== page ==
• 39.
  • At 04:56 PM on 25 Jan 2008,
  • Rude Boy wrote:

Roll on summer. Too many people cooped up inside thinking up conspiracy theories at the moment.

  • 40.
  • At 05:15 PM on 25 Jan 2008,
  • Cecil Stroker wrote:

The Far East sold off way before Europe opened and that was more likely to do with the re-rating of Ambac on Friday. this is just smoke and mirrors and don't be suprised if this guy lost nowhere near the amount Soc Gen are claiming and they have just nailed a load bad write downs on him as well. it seems odd this guy was not immediately arrested. I suspect a deal has been done as Soc Gen originally said they had very little sub prime exposure and this seemed like a good way to ease out the bad news.

  • 41.
  • At 05:35 PM on 25 Jan 2008,
  • Geoff wrote:

Robert,

That's something to argue about but surprise, surprise, the Feds being talked about in negative terms !

Anything can happen in the business of global financial relationships that have stopped trusting each other because the real value and risks associated with global debt are still being manipulated and hidden.

The Fed, BoE, Bankers and City Slickers are usually smart but many at the present are 'refusing' to see the wood from the trees whilst the big global dogs eat the little dogs.

All that money and no gesthalt !

  • 42.
  • At 05:55 PM on 25 Jan 2008,
  • Geoff Brown wrote:

No sane person outside the financial markets believes the shenanigans that have just come to light at Societe Generale was caused by the actions of a single rougue trader working there.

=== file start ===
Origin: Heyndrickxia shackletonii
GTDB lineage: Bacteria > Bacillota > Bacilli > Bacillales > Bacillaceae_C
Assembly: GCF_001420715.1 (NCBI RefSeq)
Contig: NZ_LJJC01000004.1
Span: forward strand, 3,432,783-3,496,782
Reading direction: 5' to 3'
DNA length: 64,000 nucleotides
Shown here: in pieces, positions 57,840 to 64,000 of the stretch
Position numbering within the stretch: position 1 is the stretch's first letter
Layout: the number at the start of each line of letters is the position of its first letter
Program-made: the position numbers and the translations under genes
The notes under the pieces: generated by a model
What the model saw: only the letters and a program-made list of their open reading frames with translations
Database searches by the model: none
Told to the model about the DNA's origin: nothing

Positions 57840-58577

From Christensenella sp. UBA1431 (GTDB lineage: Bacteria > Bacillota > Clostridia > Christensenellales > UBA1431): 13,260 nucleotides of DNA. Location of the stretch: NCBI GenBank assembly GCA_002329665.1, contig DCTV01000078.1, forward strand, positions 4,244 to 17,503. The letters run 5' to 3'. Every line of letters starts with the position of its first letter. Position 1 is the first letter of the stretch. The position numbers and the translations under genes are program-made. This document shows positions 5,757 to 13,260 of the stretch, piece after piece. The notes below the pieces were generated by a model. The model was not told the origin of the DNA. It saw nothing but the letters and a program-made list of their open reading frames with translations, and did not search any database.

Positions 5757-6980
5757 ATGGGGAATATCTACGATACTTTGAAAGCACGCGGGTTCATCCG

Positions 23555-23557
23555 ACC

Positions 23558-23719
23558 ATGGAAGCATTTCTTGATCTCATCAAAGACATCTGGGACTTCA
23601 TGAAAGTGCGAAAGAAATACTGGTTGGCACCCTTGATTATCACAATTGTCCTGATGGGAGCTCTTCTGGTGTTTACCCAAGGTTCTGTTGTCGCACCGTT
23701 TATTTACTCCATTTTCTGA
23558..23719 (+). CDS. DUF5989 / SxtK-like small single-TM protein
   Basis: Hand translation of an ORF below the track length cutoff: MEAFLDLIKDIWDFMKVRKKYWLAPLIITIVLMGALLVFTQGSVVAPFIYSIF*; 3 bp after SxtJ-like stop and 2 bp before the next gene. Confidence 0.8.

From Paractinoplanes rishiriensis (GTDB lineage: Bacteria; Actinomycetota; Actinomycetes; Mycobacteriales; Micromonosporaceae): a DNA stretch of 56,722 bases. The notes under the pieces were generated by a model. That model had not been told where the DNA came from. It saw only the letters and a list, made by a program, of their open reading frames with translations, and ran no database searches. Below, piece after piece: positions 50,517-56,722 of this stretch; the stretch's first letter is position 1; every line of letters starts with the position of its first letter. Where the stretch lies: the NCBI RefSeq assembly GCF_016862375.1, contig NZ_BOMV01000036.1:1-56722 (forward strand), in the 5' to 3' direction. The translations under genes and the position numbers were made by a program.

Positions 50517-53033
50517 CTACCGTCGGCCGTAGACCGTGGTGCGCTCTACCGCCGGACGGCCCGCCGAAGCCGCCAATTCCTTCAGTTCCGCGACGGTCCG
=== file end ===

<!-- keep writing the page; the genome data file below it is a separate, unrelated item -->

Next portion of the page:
The root cause of the problem that continue to bedevil the finacial markets have been clearly identified by professor Steare who carried out extensive studies on the people who work there.

The professor said he found there was a systematic deficit in ethical values within the banking industry and these people score lower than average in honesty, loyalty and self-discipline. That in a nutshell says it all about what is wrong with the industry and the people who work there, even at the top.

It is therefore not unreasonable to conclude (with human nature being what it is) that there is a direct correlation between increased bonus payments and an increase in the deficit of ethical values as well as a lowering of honesty, loyalty and self-discipline.

  • 43.
  • At 06:09 PM on 25 Jan 2008,
  • Leet wrote:

Robert
since you are in Davos with the great and the good you need to ask the following questions of your international colleagues - why didn't the French Robert Peston break this story before or while SocGen where trying to deal with the issue in a sensible and controlled manner. This might have caused massed panic amongst the French OAPs, led to queues outside their branches, created a bigger news story and enhanced his profile with the French National TV station. Oh and as a side effect made their capital position even worse, put thousands at risk of redundancy, removed millions from charitable foundations, allowed short sellers to sell shares they don't own for a hugh profit when they haven't made or built anything in their misbegotten lives, undermined the French Government and made the French banking system a laughing stock - still it would have been worth it to uphold the forces of truth and justice. It would have also given every Jean, Pierre and Louis who owns a computer the chance to post on their blog telling everyone that they knew this was going to happen it was obvious and that they had been discussing this since 1988

  • 44.
  • At 06:42 PM on 25 Jan 2008,